October 24 Letters to the Editor

Dear Editor,

The Marfa Open Art Festival concluded our 4th year on Saturday, October 19, and we have Marfa to thank for being the light-filled canvas (among other materials) we need to express ourselves. Heart-felt support from the professional community and the public is what inspires us to continue and reach higher to achieve our objectives of artful beauty, experimentation, fun and inclusion.

Jared Menane did a fantastic job curating most of the 2019 three weeks of experimental art adventure in Marfa. Jason McHenry made his great team of artists, designers, carpenters and friends available for our every need to help us get all the installs/deinstalls finished on time. JD Garcia organized a show of Marfans at Marfa Open House, complete with engaging artworks, music, and Convenience West and Salsa Puedes food. Special thanks to Tyler Spurgin for helping us add beauty to a powerful art show in Building 98 by including his planter sculptures along with post-apocalyptic sculptures by Mery Godigna Collet (still on view).

Generosity comes in many useful forms, and when consistency is part of the process, we feel particularly blessed. Jake McHargue and his team (Rob and Mo) are thankfully, and hopefully always by our side: a fine collaboration in an exquisite, endemic location. May the gods protect Jakes’s OLDRUINS for our future artful adventures. Sara Goodleaf was also very generous, letting us use her NEWRUINS for the project (from Geometric Primitive) that received our Marfa Open 2019 Artist of the Year recognition and prize.

The Sentinel provided us with good, meaningful photo documentation, published our event information, and calendar inclusion. Their inclusion was particularly meaningful to us, as was their beautiful workspace which allowed us to publicly create and organize in a co-working space that is open and inspiring.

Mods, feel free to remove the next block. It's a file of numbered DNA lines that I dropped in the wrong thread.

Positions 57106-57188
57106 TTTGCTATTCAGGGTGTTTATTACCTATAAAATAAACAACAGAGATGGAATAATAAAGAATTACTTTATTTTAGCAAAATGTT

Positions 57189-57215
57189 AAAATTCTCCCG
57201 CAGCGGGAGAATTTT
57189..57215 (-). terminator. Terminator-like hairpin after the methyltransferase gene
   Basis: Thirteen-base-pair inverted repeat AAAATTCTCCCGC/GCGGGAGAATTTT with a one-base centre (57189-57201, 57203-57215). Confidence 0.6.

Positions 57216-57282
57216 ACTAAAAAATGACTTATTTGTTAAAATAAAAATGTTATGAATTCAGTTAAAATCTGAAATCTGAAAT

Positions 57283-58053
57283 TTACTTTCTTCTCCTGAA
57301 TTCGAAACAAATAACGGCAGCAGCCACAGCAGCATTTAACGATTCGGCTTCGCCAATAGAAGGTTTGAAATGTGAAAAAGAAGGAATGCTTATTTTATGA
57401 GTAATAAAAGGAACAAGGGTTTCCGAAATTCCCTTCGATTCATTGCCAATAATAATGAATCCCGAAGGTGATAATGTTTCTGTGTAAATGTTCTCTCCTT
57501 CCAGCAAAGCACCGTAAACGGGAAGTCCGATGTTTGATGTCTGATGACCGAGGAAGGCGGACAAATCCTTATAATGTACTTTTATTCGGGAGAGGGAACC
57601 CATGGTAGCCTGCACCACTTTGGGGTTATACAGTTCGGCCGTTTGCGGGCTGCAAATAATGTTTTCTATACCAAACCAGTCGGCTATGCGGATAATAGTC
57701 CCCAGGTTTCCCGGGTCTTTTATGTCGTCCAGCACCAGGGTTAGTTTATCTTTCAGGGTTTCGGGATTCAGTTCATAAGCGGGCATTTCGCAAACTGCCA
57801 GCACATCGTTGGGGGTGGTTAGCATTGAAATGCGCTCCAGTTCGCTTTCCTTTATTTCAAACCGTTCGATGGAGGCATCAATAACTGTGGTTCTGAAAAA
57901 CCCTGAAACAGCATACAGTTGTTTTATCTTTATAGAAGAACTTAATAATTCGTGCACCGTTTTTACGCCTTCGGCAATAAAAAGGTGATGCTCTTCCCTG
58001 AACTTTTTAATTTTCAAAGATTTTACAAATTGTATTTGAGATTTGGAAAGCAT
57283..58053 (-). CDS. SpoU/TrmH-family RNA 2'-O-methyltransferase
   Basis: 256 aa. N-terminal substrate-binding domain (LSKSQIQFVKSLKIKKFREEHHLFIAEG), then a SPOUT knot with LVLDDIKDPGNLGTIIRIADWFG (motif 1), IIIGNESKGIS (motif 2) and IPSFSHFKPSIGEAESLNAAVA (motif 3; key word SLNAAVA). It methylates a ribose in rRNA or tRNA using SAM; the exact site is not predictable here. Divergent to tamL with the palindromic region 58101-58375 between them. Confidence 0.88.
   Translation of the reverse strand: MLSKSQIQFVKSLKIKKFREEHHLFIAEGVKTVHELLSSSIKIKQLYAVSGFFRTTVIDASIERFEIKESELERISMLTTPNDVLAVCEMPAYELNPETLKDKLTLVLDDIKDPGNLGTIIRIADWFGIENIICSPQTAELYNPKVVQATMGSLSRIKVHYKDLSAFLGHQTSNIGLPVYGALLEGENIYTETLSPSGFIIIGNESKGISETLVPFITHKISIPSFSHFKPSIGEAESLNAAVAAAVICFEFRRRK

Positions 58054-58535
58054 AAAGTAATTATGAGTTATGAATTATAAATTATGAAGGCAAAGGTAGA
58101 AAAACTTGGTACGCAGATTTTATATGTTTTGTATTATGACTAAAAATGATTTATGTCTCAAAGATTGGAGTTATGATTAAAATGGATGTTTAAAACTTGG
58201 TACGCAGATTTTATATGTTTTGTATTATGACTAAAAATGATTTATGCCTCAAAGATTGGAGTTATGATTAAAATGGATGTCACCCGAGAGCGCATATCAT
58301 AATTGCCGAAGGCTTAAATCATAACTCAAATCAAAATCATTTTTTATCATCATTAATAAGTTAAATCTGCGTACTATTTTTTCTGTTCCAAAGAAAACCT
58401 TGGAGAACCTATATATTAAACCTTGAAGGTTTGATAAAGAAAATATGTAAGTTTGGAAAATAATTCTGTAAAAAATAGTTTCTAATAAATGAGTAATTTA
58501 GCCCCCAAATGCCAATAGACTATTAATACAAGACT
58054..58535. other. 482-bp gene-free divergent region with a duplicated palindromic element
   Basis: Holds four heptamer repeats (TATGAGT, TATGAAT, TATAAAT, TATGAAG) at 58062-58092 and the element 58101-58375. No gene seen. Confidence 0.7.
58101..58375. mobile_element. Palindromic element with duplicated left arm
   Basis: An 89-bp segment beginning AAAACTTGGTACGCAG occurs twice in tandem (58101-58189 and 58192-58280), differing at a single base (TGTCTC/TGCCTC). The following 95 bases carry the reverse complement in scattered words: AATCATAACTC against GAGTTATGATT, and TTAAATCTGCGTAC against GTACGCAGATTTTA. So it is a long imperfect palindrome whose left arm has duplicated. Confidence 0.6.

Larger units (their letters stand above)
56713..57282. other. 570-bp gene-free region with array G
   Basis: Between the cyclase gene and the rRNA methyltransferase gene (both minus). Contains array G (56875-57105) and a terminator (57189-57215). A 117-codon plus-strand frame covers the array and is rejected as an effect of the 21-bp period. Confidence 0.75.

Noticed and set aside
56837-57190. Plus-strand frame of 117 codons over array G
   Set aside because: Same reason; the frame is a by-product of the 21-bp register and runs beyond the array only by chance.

Supporters like Topo Chico and Los Magos always make a big difference and play a big role in the enjoyment of our events. But, it’s the artists that make and bring the work whom we are most grateful for: Sarah Turner, Denise Prince, Charles Deluga and Anneka Goss of Geometric Primitive, JD Garcia, Maggie McCutcheon, Tyler Spurgin, Natalie Melendez, Adrian Bernal, Kamikaze Rabbit, Daisy Stackpole, Tina Rivera, Wes Thompson, Linn Phyllis Seeger, Castle Sharon, Oil Company, Helio Leon, Maya Meissner, Tina Stanley, Paul Oglesby, Mery Godigna Collet, and Emily Esperanza.

Marfa Open art events were very special for us in 2019. We found a new home for art installations in Venice, Italy and plan to expand our events there for 3 weeks in June 2020. We will continue to provide an opportunity for Marfa artists and international artists to collaborate in Marfa and at other wonderful, worthy locations in the world.

Thank you, Marfa, for your support of experimental, alternative art works.


Seph Itz

Director of Marfa Open Art Festival

Marfa, TX


Dear Editor,

I read with interest the letter from Amit Rangra (BBS 10/17/19). I think he is very much on point in his critique.

Like most government entities, TXDOT seems mainly interested in doing its thing. Hearings are mandatory, but listening is not. They don’t seem interested, except in having more highway miles, more equipment, a bigger budget and more employees under their control. The environment and quality of life are secondary.